Influenza infects 3 to 5 million people annually and causes several hundreds of thousands of deaths1. Each year, public health organizations such as the World Health Organization (WHO) use data to predict which variants of the virus will be included in the annual flu vaccine. Predicting these trends in viral evolution is a crucial public health concern. In a recent study published in eLife, scientists in the Bloom Laboratory (Basic Sciences Division) analyzed deep sequencing data across long-term flu infections in immune-compromised patients to get a sense for the variability and evolution of the viruses that proliferate within individuals. Interestingly, they identified several mutations that appeared in more than one patient and a pair of mutations that also appeared in most flu viruses that were collected from patients around the globe several years later.
The basis of evolution is the spontaneous appearance of mutations that can either be harmful or beneficial to organisms or viruses. These mutations are often the result of errors that occur during the DNA replication process required for reproduction. While many mutations cause problems, some mutations improve the ability of an organism or virus to reproduce. Often the effects of a mutation are only observed over long periods of time, since the impact may be minor and the reproductive cycle of a particular organism may be longer. Viruses, on the other hand, often evolve rapidly due to their constant replication and need to evade their host's immune system long enough to continue reproducing and infecting new host cells.
While flu infections typically last less than a week, infections in immune-compromised patients can last several weeks to months. Periodic nasal wash samples from these patients present a unique opportunity to observe influenza virus evolution within patients. Researchers in the Bloom Laboratory, led by graduate student Katherine Xue, deep sequenced viral RNA from some of these samples and analyzed the frequency of observing different flu mutations. "Flu infections are usually short, but evolutionary changes that happen during these short infections sometimes go on to spread around the world. We wondered how much flu viruses could change in a single person while they're sick," said Xue.
Influenza viruses are asexual clones, meaning they are unable to recombine or swap RNA at any random place in their genome when they encounter another flu virus—they can only swap defined segments of their RNA. Because of this, mutations within each segment can only arise in the presence of whatever existing mutations there are in that segment. In this way, two different viruses which each have a unique mutation in the same segment that makes them better at reproducing may appear but these viruses cannot swap sequences within the segment to form an even more capable virus. Thus, determining which new viral sequences become most common based on how beneficial they are in a single or even small group of short infections may not represent which mutations become most common globally. For this reason, a large number of samples from different infections are required.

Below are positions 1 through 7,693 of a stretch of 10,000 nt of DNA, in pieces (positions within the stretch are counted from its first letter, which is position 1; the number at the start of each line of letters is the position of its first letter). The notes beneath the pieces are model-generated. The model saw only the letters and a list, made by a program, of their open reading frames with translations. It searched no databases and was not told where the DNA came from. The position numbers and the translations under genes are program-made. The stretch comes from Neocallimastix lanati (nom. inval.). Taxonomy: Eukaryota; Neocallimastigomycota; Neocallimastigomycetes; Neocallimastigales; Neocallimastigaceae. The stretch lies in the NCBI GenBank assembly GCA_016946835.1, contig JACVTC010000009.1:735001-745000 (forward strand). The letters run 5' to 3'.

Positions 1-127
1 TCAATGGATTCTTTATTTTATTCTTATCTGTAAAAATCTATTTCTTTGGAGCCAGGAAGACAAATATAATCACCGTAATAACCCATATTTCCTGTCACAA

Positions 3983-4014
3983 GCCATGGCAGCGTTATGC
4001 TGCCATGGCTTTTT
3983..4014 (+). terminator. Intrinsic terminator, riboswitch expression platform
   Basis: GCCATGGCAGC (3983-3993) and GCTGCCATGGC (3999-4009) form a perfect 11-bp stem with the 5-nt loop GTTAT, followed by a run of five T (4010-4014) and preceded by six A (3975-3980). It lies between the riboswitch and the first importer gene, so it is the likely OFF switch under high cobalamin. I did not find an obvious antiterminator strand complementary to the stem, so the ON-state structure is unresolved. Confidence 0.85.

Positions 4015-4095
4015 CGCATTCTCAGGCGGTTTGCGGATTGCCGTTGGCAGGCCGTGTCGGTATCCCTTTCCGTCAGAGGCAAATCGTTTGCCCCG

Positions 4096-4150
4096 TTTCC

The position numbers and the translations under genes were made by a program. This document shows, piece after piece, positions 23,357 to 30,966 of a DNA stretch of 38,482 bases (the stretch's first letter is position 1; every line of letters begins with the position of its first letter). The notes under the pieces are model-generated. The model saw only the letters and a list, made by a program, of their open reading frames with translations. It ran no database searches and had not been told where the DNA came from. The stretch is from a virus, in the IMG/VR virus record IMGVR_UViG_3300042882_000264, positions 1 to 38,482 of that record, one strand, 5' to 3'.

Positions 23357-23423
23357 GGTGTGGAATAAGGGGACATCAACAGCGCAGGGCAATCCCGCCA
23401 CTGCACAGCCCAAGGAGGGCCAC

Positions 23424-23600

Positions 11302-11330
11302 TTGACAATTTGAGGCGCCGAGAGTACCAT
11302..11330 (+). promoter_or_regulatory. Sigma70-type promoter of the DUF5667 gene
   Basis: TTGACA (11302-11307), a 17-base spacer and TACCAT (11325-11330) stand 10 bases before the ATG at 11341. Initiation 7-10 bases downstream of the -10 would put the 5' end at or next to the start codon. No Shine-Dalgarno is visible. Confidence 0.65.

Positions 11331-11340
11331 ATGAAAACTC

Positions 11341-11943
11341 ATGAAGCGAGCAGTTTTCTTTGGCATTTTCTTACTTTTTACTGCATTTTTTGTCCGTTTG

By monitoring the rise and fall in frequency of different flu virus variants across multiple patients, scientists could potentially get a better sense for which mutations become common in specific genetic backgrounds. For example mutation Y may only become common following mutation X. Indeed, Xue and her colleagues identified these kinds of trends in their datasets. The scientists specifically analyzed the influenza surface proteins hemagglutinin (HA) and neuraminidase (NA), as mutations are most commonly observed within them. The four patients analyzed were treated with the flu drug oseltamivir and the known drug-resistant mutations T242I and R292K in NA emerged and persisted throughout the infections. Interestingly, the V223I and N225D mutations in HA were found in multiple patients and then became the most commonly observed variant in the global human population at those sites in the years following the infections. Other mutations that became common among multiple patients, however, such as L427F within HA, remained rare globally.
Said Dr. Bloom, "A remarkable aspect of influenza virus's evolution is that every change that spreads around the globe (to hundreds of millions of people each year) must have started in one single person. This study provides insight into how those changes get started within individuals."
Xue KS, Stevens-Ayers T, Campbell AP, Englund JA, Pergam SA, Boeckh M, Bloom JD. "Parallel evolution of influenza across multiple spatiotemporal scales." eLife. 2017;6:e26875 DOI: 10.7554/eLife.26875.
This research was supported by the National Institutes of Health, the Simons Foundation, Howard Hughes Medical Institute, the National Science Foundation, and the Hertz Foundation.
Competing interests statement: JAE reports research support from Gilead Sciences, GlaxoSmithKline, Chimerix, and Pfizer. MB reports research from Aviragen Therapeutics, Gilead Sciences, Ansun BioPharma, and GlaxoSmithKline. The other authors declare no competing interests.
Basic Sciences Division
Human Biology Division
Maggie Burhans, Ph.D.
Public Health Sciences Division
Vaccine and Infectious Disease Division
Clinical Research Division
Julian Simon, Ph.D.
Clinical Research Division
and Human Biology Division
Arnold Digital Library